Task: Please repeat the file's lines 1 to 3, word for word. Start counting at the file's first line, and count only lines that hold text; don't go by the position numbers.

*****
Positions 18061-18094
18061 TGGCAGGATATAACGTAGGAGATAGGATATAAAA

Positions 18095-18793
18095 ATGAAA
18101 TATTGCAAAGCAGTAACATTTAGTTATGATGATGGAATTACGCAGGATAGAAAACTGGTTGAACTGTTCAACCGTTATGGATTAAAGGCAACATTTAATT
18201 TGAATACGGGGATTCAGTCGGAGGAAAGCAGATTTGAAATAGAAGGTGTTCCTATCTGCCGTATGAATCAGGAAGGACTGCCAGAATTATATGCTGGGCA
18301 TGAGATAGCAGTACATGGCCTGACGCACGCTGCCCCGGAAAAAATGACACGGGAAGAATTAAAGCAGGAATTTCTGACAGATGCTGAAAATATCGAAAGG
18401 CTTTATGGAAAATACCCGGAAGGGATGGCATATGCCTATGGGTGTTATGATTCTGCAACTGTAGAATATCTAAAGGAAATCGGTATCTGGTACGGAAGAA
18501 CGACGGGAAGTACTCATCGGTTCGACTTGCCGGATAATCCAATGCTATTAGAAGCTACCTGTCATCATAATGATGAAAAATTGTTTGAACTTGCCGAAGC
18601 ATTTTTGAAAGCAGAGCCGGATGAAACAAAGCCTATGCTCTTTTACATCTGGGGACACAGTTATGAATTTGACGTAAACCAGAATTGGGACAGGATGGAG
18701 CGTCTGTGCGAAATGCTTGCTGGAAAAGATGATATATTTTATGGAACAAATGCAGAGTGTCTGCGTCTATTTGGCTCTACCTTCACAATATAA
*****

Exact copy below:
Positions 18061-18094
18061 TGGCAGGATATAACGTAGGAGATAGGATATAAAA

Positions 18095-18793